GARDINER, Edwin Lincoln

1st World War
Date of Birth
Date Attested
Attested at
Winnipeg, Manitoba
Regimental Number
Date of Death
Age at Death
24 years 11 months
Biographical Summary

DIVISIONAL UNIT          2nd Canadian Infantry Division
                                             4th Infantry Brigade
                                             4th Machine Gun Company
                                             Canadian Machine Gun Corps
SERVICE NO:                   288952
RESIDENCE:                    Brandon – Manitoba 
DATE OF BIRTH:            November 20, 1892
                                             Lincoln – Nebraska – U.S.A.
DATE OF DEATH:           November 6, 1917               24 years     11 months
MEMORIAL:                    Ypres (Menin Gate) Memorial – Ypres –
                                             West Vlaanderen – Belgium
                                             Panel 32
PARENTS:                         Mr. and Mrs. James C. Gardiner – Kirkton – Ontario
Occupation:                        Car Checker –                      Religion:     Presbyterian
                                             Canadian Pacific Railway
Enlistment:                         Winnipeg – Manitoba – December 20, 1916 into 221st Battalion
Enlistment Age:                 24 years     1 month

Private Gardiner upon his arrival at Shorncliffe – Kent he was transferred to the 11 Reserve Battalion. On May 17, 1917 he was moved to te Canadian Machine Gun depot based at Crowborough - Sussex. At the end of 
October 1917, he went overseas into France and on November 5, 1917 he transferred to the 4th Canadian Machine Gun Company and joined them in the field on the very day he was to give his life in battle.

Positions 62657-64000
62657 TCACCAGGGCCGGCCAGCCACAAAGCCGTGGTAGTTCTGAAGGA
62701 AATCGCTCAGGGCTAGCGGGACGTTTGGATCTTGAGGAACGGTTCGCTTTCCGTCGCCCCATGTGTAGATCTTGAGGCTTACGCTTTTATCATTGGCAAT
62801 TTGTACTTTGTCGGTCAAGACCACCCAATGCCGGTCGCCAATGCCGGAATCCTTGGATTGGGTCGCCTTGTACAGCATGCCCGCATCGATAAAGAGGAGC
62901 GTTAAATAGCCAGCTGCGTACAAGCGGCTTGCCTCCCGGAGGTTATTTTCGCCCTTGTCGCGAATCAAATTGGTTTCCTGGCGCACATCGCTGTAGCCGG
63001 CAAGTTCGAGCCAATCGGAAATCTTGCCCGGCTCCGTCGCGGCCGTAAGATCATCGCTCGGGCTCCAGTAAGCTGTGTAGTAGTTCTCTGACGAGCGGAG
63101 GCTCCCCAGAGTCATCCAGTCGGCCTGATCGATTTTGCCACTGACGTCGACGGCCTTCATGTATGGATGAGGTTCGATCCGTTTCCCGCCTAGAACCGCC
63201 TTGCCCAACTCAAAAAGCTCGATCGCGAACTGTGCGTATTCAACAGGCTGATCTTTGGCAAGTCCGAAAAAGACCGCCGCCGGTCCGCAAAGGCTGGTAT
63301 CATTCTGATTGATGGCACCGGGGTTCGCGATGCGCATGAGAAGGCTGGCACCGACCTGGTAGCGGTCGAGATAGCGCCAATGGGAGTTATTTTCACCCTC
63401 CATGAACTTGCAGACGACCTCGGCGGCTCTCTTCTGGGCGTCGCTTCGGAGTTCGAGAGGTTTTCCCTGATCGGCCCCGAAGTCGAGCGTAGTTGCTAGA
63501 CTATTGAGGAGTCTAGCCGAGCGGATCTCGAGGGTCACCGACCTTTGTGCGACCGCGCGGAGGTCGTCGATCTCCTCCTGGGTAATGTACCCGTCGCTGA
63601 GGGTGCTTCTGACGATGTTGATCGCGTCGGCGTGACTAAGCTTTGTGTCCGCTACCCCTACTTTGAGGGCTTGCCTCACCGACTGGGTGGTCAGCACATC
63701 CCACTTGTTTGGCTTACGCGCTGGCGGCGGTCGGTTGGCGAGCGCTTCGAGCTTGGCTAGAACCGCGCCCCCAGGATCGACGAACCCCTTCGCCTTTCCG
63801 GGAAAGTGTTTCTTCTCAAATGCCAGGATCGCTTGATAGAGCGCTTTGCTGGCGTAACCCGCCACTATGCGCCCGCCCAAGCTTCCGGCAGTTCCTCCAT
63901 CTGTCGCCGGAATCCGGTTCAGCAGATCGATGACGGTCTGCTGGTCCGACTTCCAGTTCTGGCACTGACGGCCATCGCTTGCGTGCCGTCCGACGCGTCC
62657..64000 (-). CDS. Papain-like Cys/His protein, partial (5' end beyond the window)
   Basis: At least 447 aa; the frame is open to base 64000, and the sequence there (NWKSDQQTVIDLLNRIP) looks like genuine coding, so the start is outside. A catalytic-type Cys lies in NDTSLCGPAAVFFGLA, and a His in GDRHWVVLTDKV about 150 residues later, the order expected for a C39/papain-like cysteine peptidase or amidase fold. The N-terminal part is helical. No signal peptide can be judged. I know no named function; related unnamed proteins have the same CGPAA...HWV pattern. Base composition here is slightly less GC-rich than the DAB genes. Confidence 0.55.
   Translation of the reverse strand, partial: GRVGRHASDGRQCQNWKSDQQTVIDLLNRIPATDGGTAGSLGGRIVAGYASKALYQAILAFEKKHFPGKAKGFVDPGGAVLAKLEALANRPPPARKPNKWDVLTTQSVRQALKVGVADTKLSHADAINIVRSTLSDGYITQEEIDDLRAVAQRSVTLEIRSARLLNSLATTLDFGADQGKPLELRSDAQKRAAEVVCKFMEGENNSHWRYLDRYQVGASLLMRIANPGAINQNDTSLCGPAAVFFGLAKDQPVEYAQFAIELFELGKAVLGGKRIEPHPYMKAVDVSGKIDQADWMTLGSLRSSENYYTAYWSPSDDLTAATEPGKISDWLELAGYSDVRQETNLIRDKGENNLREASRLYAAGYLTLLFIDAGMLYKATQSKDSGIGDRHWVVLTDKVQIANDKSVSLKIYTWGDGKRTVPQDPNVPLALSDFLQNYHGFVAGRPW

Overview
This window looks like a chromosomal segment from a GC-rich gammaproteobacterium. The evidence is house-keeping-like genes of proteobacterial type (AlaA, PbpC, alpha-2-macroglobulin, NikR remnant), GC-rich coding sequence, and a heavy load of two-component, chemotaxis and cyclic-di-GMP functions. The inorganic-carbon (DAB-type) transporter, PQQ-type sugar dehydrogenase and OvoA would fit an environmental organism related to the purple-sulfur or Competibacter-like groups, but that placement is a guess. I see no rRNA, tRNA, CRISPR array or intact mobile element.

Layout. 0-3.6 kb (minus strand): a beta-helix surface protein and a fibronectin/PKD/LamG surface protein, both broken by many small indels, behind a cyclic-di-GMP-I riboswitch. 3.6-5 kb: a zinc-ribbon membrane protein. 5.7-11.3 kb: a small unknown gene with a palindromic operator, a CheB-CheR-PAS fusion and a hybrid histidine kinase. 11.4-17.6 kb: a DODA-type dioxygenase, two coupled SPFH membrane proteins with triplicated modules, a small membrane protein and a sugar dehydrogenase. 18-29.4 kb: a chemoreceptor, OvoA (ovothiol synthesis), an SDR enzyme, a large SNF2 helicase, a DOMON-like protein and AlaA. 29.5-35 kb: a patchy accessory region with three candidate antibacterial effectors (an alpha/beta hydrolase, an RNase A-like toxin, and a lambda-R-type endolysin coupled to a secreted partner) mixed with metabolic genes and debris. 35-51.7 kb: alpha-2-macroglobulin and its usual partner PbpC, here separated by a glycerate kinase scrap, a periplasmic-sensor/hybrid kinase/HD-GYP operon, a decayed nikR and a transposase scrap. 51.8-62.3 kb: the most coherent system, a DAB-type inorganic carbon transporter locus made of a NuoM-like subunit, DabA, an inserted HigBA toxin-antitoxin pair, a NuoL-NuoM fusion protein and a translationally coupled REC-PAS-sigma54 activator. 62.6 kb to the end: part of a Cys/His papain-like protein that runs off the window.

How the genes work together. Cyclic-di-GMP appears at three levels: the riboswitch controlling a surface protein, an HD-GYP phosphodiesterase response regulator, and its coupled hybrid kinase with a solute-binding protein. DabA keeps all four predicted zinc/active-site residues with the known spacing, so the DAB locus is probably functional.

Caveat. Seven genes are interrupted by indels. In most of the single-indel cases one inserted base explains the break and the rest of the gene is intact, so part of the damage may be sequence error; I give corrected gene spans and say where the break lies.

Private Gardiner was killed in action whilst performing his military duties in the vicinity of Passchendaele. He was part of a carrying party and had stopped to rest in a shell hole when an enemy shell exploded in the middle of the party and he was killed immediately.
A younger brother Earl also lost his life on the front in June of 1917.  A second brother was wounded at the front and was hospitalized but survived as did a third brother.
Zero hour was 6 am and the attack began with all 12 guns in the line working well. During the advance the Company had to deal with several enemy artillery barrages but all guns continued to work. The attack was successful and all objectives were taken.
During the advance movement was very difficult because of the depth of the mud in the field.
An ammunition carrying party of 12 ordinary ranks encountered heavy enemy shell fire while performing their duties and they suffered heavy casualties with 6 men being killed and 4 wounded.
This day happened to be the first day in the field for Private Gardner.